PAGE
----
In light of the recent tragic events in Nigeria, Tosin Holmes penned this piece on the debacle facing Nigerian footballers. It is exactly 666 words. Make of it what you will.
Football is a unifying sport, a get-out of jail card from misery for many. The simplicity in complexity is a mystery in itself. The sport prides itself on nobility, aesthetics, bravery and all things saintly. However, it can also be at great odds with itself, dividing families, friends. It is a case of the tie that binds also being the one that breaks.
It is why this oddity prevails in a football mad country like Nigeria. After all, in the world today, sportswashing exists. Football has become a tool or leverage for peace and unity. South Africa’s AFCON triumph in 1996, Iraq’s Asian Cup success in 2007, Japan’s FIFA Women’s World Cup triumph in 2011, all examples of the power of the sport. It helped convey a powerful message of renewed hope.
Nigeria needs that now, after the recent incidents in the country. Widespread protests for an end to police brutality and good governance have led to more brutality from those sought to protect the citizenry. All had come to a head on Monday October 20, with a massacre in Lekki, Lagos with nobody to hold accountable. While videos littered social media of the gruesome acts, the nation mourned and wailed, and as everyone condemned the act, an AFCON bronze medalist tweeted; “The Politicians should ask their children to go and represent Nigeria in the next @NGSuperEagles @thenff upcoming games.” Ogu may no longer be in the Eagles squad, last featuring at the AFCON in a 2-0 loss against Madagascar, however, his influence on some of those he called brothers cannot be erased.
The tweet generated massive traction, with many alluding that the players called up for the November internationals turn down the invitation. It is a dicey scenario in reality and it is quite evident that politics and football are like hand and glove. Nigeria could face prospective action from CAF should they fail to honour the fixture. The axe has fallen before, with their non-appearance at the 1996 AFCON followed swiftly with a ban from the 1998 edition. The belief is that in hindsight, Nigeria’s golden generation were wasted watching teams they would have beaten, conquer Africa. The taste? Bitter. Fast forward 26 years and Nigeria are experiencing what is close to a golden generation, with politicking of CAF well documented, the less said. However, with that said, a statement must be made, hitherto by the players, in solidarity and acknowledgment of the happenings in the nation.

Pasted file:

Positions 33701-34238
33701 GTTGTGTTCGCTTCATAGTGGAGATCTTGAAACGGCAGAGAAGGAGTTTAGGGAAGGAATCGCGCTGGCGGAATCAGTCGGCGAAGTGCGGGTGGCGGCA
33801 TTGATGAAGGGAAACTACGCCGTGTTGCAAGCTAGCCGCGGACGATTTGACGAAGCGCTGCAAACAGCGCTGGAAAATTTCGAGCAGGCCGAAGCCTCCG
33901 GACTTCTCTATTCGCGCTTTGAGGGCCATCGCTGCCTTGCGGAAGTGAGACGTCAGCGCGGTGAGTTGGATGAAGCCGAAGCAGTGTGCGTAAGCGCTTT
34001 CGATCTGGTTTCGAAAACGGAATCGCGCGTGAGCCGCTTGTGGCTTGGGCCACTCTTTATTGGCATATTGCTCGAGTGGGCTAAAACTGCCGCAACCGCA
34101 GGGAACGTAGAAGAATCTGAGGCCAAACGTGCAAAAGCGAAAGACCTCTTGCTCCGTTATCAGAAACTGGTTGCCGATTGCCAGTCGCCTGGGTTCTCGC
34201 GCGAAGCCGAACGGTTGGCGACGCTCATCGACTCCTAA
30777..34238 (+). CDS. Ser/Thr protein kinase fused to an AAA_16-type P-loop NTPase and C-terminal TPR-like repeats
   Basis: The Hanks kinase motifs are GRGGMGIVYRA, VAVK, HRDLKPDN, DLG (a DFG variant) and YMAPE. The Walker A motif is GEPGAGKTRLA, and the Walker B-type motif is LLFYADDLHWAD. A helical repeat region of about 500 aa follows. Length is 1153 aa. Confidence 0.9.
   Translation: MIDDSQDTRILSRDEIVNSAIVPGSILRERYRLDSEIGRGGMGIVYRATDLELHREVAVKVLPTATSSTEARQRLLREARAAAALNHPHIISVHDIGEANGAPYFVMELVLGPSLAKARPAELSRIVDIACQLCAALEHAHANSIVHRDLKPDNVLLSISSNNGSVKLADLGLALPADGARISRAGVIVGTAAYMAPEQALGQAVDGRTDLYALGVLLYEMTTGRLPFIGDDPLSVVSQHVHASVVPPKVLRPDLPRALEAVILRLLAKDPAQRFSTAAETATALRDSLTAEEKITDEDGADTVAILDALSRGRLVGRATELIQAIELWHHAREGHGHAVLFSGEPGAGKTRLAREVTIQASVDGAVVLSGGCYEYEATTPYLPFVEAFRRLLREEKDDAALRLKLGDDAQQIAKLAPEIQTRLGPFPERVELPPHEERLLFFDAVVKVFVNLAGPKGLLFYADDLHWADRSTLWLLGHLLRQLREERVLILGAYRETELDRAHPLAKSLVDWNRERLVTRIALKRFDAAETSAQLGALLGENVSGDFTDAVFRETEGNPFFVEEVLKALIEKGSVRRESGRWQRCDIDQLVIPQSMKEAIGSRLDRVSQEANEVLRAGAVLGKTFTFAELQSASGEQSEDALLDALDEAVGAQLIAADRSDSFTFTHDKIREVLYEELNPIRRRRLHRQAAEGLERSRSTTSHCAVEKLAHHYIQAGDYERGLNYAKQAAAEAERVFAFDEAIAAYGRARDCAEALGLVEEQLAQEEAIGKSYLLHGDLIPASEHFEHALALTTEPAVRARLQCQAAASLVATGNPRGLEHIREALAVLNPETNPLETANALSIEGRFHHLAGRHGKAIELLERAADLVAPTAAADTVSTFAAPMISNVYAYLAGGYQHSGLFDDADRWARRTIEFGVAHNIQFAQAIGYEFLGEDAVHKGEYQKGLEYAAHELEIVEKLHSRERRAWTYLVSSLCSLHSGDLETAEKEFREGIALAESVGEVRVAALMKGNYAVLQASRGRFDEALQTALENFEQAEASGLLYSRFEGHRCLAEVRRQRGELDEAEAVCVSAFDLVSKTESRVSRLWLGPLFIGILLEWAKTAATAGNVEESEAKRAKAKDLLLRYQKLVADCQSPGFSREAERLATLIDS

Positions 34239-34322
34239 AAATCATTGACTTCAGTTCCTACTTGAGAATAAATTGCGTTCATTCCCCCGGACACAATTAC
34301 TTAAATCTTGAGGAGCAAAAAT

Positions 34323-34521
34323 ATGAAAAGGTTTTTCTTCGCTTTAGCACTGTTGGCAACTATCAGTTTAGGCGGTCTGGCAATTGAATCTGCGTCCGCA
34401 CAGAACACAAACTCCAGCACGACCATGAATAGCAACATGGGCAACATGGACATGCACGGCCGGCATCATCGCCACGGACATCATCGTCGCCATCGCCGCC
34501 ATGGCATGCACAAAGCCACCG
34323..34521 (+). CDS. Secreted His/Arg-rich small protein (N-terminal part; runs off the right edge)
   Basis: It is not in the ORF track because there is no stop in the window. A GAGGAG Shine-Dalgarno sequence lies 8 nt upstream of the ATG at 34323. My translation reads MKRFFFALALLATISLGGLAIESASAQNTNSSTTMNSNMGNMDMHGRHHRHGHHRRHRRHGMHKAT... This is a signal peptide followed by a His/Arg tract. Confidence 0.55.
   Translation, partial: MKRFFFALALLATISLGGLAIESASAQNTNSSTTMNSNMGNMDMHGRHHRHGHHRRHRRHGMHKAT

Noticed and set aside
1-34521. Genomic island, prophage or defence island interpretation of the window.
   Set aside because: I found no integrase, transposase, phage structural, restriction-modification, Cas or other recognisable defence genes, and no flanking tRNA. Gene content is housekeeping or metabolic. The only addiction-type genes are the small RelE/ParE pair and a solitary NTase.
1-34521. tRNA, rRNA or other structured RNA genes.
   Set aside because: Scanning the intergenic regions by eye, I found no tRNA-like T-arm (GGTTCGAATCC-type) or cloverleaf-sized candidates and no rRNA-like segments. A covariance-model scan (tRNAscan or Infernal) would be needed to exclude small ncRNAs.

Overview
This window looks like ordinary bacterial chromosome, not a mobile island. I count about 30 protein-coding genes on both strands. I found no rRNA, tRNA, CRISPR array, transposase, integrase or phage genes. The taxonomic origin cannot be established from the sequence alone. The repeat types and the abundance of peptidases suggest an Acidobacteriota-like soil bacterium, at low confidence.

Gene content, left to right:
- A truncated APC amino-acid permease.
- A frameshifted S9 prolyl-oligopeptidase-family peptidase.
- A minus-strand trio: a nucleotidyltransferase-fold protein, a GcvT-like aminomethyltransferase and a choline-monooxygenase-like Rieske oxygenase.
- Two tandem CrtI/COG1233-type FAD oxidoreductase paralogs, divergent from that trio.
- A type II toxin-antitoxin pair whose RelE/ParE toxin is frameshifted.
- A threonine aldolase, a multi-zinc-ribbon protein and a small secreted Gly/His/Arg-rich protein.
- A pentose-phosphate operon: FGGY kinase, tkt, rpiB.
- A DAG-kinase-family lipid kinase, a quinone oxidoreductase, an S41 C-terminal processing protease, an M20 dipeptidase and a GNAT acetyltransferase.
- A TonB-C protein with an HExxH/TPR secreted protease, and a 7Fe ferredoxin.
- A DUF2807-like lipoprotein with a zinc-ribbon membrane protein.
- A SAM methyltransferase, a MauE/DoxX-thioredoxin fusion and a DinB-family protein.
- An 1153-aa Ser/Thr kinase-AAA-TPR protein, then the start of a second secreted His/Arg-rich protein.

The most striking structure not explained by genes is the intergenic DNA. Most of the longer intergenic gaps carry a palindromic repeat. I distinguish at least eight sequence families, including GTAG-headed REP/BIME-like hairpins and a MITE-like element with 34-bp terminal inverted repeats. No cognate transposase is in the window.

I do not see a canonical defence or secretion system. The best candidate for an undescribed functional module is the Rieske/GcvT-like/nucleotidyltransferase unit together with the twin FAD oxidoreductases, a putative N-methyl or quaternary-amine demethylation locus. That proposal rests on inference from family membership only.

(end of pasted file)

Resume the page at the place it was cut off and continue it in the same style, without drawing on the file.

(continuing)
A total boycott would be drastic. The footballers are not oblivious to their environment, and they would be in the nation inevitably in November for the first leg of the qualifiers. It is their window to make a statement. As seen in the friendly against Tunisia, they didn’t hesitate in showing solidarity, with the entire team marking Kelechi Iheanacho’s strike with the “struggle sign”. They have carried it to their European teams, with shirts showing the #EndPoliceBrutality a constant theme for those who scored at the weekend. Their platforms are key, as shown by athletes across the world during the
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Service to fatherland is privilege, but what happens when the fatherland is being murdered by those charged with protecting its citizenry’s interests? Posterity does judge, and while many, including myself would rather have the players boycott; it would be a martyrdom of reason. Careers would be affected and it would be nothing but an act of self-pleasure for those who want to see the nation on its knees.
The chain of command does exist from the players to the presidency, and the message can be relayed in another way. Pre-match warm up attire calling for action would be a statement, as would a tribute to those who lost their lives, or jerseys carrying the demands of the people on their back. Should their terms not be accepted, perhaps then humanity has been lost by those in the corridors of power. After all, this is a country where the labours of heroes are an antithesis of its anthem. Maybe then, boycott…